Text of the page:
- Judy Dempsey Morris: It has made me more compassionate for other people…..empathetic for those with chronic illness…..able to minister to others….
- Barbara Carroll: Learning about my own strength to cope/ manage on a daily basis, and learning to move forward no matter what the challenge, there’s no special line for people with diabetes, the general public expects us to step up just like everyone else.
- Debbie Pugh: The lasting friendships I’ve made with other t1’s.
- Lesley Davis: Responsibility!!! It’s made me a great employee and volunteer-when I’m asked to do something I think it through five steps further than asked and it’s done early. I 100% attribute that to thinking five steps ahead with diabetes planning!
- Chloe Novak: The fact that nobody pressures me into drinking once I tell them I’m diabetic.
- Becky Heist Baugher: Sweets are not the main food group !
- Tracy Colaneri Brokmeier: The friendships we have made because of it.
- Debra Smith: This group, I love all the info that people share.
- Kathy Klusman Lentz: It has made me more aware of things I never used to think about, like the health values of food and how as a T1 I’ve had to learn to apply this to my daily living to keep things balanced. Aware of other T1’s and if they need help with something…
- Amy Ermel: It’s taught me to appreciate the little things more…and actually realize that the little things are really the most important things. 🙂
- Diana Harmon: I love how I’m healthier now in-spite of having diabetes, having to watch how I eat and exercise to keep those dreaded a1c numbers down and have even lost some weight along the way.
- Jim Murray: In a weird way, I like the motivation that’s caused by the threat of complications. I would like a cure much, much more though.
- Trina Panzner: I eat really healthy and I look really healthy..
- Jeannie Kivett Mors: I have to try to eat healthy which is a double benefit.
- Lori Pope: I guess it that I watch what I’m eating and I’ve learned how to eat and shop healthier.
- JasonandAmy Casady: When people say you can’t do something cause your a diabetic and you do it anyway and succeed at it. You prove them all wrong. I am type 1 for 31 years.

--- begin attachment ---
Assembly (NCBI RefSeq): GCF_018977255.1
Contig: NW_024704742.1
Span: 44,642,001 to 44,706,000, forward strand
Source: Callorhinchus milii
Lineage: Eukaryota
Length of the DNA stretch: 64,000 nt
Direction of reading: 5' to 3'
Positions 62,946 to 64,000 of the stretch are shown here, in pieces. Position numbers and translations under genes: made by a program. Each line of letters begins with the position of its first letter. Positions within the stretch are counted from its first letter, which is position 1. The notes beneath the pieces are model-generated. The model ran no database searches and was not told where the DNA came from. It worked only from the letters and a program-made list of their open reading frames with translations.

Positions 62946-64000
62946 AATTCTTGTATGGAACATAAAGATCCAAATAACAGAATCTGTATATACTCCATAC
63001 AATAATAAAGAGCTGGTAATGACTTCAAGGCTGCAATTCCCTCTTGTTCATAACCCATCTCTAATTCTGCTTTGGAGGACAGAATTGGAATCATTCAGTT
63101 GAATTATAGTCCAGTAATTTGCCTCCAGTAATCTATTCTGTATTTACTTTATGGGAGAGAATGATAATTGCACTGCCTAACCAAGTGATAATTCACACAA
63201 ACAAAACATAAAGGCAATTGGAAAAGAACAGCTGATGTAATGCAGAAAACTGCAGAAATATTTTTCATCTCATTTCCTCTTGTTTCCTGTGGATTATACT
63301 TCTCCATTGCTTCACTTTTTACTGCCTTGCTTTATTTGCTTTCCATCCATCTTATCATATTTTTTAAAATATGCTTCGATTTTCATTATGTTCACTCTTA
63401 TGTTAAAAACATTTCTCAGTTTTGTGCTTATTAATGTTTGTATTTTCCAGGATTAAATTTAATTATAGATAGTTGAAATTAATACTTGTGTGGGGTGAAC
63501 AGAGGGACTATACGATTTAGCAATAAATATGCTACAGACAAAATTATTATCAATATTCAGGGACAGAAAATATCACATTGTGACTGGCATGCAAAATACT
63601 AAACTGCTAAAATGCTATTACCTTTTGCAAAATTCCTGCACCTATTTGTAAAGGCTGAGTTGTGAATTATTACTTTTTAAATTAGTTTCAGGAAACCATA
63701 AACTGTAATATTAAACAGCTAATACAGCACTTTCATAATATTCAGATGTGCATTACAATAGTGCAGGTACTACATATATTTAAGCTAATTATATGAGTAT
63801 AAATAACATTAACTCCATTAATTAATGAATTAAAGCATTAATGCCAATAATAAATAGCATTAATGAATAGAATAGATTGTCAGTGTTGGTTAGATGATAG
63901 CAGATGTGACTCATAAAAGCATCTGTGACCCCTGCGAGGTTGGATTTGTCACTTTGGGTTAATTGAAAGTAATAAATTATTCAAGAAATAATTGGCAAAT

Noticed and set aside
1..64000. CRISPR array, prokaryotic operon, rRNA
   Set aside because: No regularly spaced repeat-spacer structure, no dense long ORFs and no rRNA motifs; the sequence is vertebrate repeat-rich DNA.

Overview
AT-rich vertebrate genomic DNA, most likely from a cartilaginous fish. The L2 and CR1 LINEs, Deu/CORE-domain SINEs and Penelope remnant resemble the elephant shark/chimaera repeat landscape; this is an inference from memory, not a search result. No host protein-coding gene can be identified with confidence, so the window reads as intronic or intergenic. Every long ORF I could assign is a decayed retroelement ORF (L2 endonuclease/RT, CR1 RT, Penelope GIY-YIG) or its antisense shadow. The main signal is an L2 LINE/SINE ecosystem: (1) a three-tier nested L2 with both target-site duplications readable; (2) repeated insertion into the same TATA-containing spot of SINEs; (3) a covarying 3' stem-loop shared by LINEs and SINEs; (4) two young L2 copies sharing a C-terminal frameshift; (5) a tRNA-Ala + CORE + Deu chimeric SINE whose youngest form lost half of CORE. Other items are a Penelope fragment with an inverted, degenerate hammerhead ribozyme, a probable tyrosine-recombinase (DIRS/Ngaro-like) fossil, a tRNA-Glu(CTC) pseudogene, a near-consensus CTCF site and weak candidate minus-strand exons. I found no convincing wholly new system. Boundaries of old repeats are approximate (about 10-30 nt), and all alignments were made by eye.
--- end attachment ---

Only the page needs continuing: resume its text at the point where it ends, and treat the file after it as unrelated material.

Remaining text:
We also asked our community about what other things diabetes has taught them?
Here is what they had to say:
Kassie Joyce: To never take my life for granted.
Cara Johnson-Schoonover: Empathy.
Lynn Newberg: That I’m tough.
Andrea Ward: That I have incredible strength and faith.
Mary Powell Nesrsta: To have patience with myself.
Manda Perren: That there’s not always a logical reason for everything.
Sherri Hurley: That life is unpredictable but you can always roll with the punches.
Mandie Laforet: To never give up no matter the struggles.
Kristen Mudd: Strength, compassion and empathy.
Erin O’Dell: To respect my body.
Priscilla Kotkowski: How speak up for myself and for others.
Adelline Maes: What it’s like to take responsibility of yourself.
Polley Boland Zimnoch: How to have patience.
Rachelle Turnoil: How to be responsible for my own life, to ensure I stay alive daily and how to live happy.
Terry Sturchan: How to smile again.
Marcus Grossman: Having type 1 diabetes as a child taught me how to not complain about the little things like other kids, because there were other much bigger things that I could complain about.
Jerry Tamel: How to be a strong person.
Mary Harrison: Having diabetes all my life since being a baby, there isn’t anything else I’ve known longer, so diabetes has taught me how much my family and friends really love me.
Marggie Johnson: That there are others out there silently fighting a battle that no one else can see. Just because someone doesn’t look ‘sick’ or ‘hurt’ doesn’t mean they aren’t suffering on the inside.
John Philipe: How to appreciate my life more, and how to enjoy my family every second of the day because I don’t know when it could very well be my last day.
Jessie Station: That my life is worth living. Now that my child has diabetes it has taught me how much my mother truly cared for me.
Abby Horson: How to be more aware of what I consume each day, from drinks to snacks to meals and anything in between.
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Over to you
What do you LOVE about diabetes? Tell us in the comments section below.